White House Down (2013)


Special Agent Todd Keeps Making Those Sounds, I’m Gonna Start Looking at Him.

White House Down (2013)I decided that I needed something to watch, and my response to that whimsy is ever to check with my old friend RedBox.  The movie I was most excited about is one we’ll get to later, but I also saw today’s movie and decided it needed to be done as well.  Some people might argue that I’ve already reviewed this movie when I reviewed a movie called Olympus Has Fallen.  Many have argued that this is the exact same movie.  And I’m always excited by the proposition of reusing old reviews.  It makes my life so much easier.  Well we’ll find out if that’s a possibility as I review White House Down, written by James Vanderbilt, directed by Roland Emmerich, and starring Channing Tatum, Jamie Foxx, Joey King, Richard Jenkins, James Woods, Maggie Gyllenhaal, Jason Clarke, Jimmi Simpson, Michael Murphy, Nicolas Wright, and Rachelle Lefevre.

John Cale (Channing Tatum) tries to repair his damaged relationship with his daughter Emily (Joey King) by getting the job that she would think is the coolest job in the world: Secret Service to the President of the United States, James Sawyer (Jamie Foxx).  He interviews with a former college acquaintance who heads the Secret Service, Carol Finnerty (Maggie Gyllenhaal), and even gets a pass for Emily to come with him into the White House, but Carol decides that he’s unqualified for the job because of his tendency to show a lack of respect for authority and lack of follow-through as mentioned in his military record.  While on the tour, John and Emily get separated when the Head of the Presidential Martin Walker (James Woods) leads a raid on the White House with ex-Delta Force operative Emil Stenz (Jason Clarke) and hacker Skip Tyler (Jimmi Simpson).  John must try to save Emily AND the President before all Hell breaks loose.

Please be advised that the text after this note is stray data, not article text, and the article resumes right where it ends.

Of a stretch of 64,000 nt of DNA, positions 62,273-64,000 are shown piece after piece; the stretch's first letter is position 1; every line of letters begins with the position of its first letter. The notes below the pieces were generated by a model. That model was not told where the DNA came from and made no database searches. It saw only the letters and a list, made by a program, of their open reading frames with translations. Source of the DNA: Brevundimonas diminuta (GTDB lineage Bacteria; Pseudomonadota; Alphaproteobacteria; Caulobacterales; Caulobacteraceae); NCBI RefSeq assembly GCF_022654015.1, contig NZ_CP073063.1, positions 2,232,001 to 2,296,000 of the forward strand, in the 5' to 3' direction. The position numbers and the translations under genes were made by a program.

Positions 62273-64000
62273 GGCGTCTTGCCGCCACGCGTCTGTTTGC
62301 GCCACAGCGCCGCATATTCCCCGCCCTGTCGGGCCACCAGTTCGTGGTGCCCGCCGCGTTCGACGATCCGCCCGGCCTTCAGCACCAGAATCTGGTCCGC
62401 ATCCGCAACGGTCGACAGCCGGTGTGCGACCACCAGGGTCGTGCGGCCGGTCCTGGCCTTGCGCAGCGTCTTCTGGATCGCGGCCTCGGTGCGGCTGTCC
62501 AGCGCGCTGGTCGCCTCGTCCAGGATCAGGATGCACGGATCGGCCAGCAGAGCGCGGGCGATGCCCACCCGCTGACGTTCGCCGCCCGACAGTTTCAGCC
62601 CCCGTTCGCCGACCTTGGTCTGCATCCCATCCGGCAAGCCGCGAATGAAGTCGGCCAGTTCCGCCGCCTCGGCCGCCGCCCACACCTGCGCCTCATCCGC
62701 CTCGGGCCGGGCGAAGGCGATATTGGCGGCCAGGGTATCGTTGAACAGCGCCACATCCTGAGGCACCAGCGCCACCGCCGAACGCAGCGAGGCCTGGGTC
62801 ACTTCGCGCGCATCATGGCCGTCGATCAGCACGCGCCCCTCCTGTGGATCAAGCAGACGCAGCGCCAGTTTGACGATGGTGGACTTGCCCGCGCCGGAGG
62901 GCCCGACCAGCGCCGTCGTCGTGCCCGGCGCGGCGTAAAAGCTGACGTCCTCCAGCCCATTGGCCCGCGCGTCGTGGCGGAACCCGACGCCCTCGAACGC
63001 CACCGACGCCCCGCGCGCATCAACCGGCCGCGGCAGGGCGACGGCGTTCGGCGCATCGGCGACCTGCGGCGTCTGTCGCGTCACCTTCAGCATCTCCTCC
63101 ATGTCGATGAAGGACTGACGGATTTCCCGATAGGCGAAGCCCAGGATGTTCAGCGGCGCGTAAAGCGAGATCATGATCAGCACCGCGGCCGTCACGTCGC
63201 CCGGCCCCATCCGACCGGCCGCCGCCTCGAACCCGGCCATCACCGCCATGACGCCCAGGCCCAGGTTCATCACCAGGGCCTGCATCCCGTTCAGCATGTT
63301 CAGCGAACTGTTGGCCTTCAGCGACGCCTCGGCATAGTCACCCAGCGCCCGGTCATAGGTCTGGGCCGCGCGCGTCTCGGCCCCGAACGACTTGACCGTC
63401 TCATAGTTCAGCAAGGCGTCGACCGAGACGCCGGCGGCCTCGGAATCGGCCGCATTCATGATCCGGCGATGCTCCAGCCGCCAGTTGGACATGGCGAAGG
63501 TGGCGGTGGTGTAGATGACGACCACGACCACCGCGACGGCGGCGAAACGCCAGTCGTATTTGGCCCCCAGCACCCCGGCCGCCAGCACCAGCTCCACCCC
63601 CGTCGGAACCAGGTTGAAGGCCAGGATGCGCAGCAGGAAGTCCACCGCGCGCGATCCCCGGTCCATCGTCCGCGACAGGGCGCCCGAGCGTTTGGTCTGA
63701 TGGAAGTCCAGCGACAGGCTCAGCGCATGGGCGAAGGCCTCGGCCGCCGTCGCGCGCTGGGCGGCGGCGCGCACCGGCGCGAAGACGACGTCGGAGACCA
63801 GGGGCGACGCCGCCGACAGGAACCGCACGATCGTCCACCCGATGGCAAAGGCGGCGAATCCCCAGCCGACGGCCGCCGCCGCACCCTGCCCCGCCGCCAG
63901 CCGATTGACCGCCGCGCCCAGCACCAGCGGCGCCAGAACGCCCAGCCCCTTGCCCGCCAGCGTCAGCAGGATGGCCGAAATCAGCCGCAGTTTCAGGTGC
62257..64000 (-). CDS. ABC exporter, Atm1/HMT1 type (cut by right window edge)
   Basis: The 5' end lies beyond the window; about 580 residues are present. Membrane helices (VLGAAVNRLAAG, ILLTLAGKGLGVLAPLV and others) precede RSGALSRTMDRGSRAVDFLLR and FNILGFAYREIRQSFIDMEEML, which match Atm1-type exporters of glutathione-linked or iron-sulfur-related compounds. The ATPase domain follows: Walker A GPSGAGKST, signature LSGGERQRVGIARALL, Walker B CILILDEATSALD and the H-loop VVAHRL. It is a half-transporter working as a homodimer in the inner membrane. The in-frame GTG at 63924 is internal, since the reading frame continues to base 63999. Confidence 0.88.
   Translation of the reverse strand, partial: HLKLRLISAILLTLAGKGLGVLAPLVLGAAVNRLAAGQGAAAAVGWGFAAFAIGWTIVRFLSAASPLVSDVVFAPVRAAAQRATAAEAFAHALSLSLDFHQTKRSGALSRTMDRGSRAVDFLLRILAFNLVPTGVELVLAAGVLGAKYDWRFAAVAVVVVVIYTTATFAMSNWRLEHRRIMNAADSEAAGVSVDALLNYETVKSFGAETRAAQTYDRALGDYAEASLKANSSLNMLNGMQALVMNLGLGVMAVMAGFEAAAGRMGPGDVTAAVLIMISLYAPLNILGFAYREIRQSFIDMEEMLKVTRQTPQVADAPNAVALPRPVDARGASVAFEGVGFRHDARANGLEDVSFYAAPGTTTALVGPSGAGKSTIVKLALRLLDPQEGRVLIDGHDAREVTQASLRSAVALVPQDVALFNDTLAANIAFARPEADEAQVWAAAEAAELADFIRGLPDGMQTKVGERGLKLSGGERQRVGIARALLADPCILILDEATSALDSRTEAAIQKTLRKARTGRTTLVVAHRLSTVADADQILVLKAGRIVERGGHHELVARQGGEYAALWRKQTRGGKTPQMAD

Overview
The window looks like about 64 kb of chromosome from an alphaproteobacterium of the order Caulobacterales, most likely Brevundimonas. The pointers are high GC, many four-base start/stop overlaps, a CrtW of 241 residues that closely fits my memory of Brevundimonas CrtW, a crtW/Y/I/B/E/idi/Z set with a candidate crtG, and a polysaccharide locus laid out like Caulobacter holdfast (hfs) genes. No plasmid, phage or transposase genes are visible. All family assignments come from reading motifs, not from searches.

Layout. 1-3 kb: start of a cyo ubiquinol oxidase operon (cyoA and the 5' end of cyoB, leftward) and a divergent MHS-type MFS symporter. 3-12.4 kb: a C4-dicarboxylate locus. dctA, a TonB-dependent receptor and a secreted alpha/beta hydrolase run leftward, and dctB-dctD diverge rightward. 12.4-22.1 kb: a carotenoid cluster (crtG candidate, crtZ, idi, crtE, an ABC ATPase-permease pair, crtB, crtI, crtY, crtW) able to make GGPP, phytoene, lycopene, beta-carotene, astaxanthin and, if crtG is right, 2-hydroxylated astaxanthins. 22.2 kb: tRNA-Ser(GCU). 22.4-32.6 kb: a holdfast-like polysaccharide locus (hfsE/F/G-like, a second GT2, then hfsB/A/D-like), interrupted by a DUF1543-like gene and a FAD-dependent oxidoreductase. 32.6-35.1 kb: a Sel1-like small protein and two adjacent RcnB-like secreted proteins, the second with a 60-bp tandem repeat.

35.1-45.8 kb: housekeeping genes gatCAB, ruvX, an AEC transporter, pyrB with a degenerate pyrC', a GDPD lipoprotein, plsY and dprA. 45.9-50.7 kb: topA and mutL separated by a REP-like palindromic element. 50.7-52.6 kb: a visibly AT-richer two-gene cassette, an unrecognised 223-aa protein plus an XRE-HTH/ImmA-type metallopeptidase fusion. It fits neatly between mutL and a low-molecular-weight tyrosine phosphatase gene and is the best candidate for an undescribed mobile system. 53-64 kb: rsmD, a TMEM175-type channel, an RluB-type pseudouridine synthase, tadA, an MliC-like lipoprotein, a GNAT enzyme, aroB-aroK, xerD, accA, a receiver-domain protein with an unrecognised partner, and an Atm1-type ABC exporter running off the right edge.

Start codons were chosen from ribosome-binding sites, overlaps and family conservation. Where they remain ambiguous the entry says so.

Sure, this wasn’t that great of a movie, but I would say I found it preferable to Olympus Has Fallen.  They are basically the same movie, but this is the more fun version of that movie.  Sure, it was dumb, but Rolland Emmerich has a great gift for winning me over with plenty enough fun to overcome the potentially crippling stupidity in the scripts that he chooses.  I’m even able to ignore the super-obvious moments in the scripts.  Like this whole played out “Daughter calling her father by his first name until the time is right for an emotional moment to call you Dad” thing.  That’s been done to death, and the second I heard her call him John I started a mental stopwatch for my smug satisfaction at being right yet again.  The same could have been said about the part where the President is talking about the pocket watch he carries next to his heart that was a gift from his wife.  The only reason I didn’t realize how that would turn out at the end of the movie is because it had been so long since they initially introduced the watch that I had forgotten that I had already predicted the result of it.